Sunday, June 16, 2019

Plateau gov warns against acts of lawlessness, says nobody is above the law

Plateau gov warns against acts of lawlessness, says nobody is above the law
September 15
13:03 2017

Simon Lalong, Plateau state governor, has warned residents in the state to desist from acts of lawlessness that would bring about public disorder.

Fears of a possible clash between Hausa and Igbo communities in Jos, the state capital, had forced the governor to declare a dusk-to-dawn curfew in the city.

The unrest was caused by the reported death of two persons in Jos, a ripple effect of the clashes between security operatives and members of the Indigenous People of Biafra (IPOB) in Abia state.

Speaking at a stakeholders forum in Jos on Friday, the governor assured residents that maximum security measures have been put in place to protect their lives and property.

He warned that the state government would not tolerate any act of lawlessness and that “tougher measures” would be taken if the people refused to cooperate.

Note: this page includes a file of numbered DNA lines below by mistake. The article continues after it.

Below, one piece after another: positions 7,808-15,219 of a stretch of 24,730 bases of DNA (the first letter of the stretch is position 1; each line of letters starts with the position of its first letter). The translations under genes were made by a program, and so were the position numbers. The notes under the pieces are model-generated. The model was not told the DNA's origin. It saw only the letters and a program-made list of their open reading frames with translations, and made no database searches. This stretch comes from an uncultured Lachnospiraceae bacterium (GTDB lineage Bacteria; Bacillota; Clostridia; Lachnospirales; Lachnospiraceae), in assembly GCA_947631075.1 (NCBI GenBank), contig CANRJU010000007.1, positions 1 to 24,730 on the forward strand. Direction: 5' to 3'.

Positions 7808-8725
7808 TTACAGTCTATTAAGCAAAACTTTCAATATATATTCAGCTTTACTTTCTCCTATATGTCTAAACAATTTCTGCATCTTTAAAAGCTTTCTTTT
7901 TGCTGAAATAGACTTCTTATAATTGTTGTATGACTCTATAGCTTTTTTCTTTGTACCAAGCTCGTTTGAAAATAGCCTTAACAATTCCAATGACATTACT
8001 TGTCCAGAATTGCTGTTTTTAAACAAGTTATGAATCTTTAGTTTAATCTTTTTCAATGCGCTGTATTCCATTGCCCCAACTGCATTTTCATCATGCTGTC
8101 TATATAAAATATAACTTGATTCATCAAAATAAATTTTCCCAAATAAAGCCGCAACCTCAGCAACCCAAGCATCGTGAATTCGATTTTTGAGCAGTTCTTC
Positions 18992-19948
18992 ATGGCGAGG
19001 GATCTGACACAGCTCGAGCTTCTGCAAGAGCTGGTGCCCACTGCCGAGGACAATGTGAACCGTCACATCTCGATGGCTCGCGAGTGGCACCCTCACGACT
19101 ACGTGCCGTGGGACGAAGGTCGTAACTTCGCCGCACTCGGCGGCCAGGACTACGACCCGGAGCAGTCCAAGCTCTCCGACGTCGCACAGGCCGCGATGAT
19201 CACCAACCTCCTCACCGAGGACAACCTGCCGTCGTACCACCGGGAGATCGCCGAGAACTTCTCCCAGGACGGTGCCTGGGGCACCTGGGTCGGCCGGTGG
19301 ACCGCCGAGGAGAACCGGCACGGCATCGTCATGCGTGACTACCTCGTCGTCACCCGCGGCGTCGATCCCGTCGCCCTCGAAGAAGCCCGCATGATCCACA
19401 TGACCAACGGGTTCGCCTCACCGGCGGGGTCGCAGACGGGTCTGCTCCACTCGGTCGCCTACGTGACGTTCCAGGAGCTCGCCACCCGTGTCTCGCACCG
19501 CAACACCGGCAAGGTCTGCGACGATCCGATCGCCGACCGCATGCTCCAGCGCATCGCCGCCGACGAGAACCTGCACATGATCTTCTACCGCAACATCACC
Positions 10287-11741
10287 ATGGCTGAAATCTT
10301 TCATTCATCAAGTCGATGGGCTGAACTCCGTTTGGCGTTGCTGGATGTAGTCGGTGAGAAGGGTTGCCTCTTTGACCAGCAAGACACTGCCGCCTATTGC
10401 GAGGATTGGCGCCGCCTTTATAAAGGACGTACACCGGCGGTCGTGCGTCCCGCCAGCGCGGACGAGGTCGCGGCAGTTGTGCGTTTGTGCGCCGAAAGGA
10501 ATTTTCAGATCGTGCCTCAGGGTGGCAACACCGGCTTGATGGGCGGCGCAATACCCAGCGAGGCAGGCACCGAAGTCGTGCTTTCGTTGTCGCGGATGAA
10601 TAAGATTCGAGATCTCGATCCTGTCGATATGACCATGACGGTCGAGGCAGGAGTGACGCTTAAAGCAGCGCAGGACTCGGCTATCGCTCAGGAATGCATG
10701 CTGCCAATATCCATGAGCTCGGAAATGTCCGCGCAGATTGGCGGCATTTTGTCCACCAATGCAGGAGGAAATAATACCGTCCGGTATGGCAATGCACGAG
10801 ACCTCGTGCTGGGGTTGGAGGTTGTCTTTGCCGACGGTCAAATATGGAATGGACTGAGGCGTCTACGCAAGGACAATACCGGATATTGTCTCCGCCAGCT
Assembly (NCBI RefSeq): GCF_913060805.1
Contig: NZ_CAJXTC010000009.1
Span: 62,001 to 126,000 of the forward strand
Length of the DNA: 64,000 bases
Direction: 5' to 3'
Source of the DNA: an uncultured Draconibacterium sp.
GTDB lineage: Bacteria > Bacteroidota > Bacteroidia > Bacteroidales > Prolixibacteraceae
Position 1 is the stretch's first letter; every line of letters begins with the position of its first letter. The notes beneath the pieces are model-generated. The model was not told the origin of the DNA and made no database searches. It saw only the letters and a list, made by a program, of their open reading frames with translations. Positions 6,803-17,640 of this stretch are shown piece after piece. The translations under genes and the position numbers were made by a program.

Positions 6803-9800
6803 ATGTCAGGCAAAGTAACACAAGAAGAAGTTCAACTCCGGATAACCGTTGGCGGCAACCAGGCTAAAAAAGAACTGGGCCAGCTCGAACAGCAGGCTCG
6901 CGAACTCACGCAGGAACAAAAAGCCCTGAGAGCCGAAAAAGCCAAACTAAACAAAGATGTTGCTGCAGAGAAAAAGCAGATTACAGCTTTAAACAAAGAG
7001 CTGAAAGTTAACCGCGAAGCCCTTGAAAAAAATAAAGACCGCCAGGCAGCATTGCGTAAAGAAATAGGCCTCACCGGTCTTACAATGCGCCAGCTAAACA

“There is no reason for anybody to declare a nation in the country and there is no reason for any group to give quit notice to any group,” he said.

“What happened yesterday is quite unfortunate and we must find quick solution to it. Nobody has any right to chase anybody out of Plateau.

“Be very sincere in taking control of your people and assist us in finding the perpetrators who will not go scot free as nobody is above the law.

“If you have a hint of security breach in your area, please alert government because we need information from you. Don’t allow anybody to take laws into his or her hands.”

Meanwhile, the state police command in Plateau has insisted that there is no crisis in the state.

In an interview with NAN, Terna Tyopev, the police spokesman, said the situation is a “minor confusion caused by enemies of peace”.

He also warned residents of the state to desist from making inciting comments capable of threatening the existing peace in the area.

Tyopev said: “What happened yesterday in some parts of Jos city was not crisis but skirmishes arising from inciting comments from some members of the public.

“Thank God we were able to deploy our officers and men to the affected areas, and normalcy has been restored.

“However, we must warn citizens of the state against inflammatory statements; people must stop making comments that can be inciting.”


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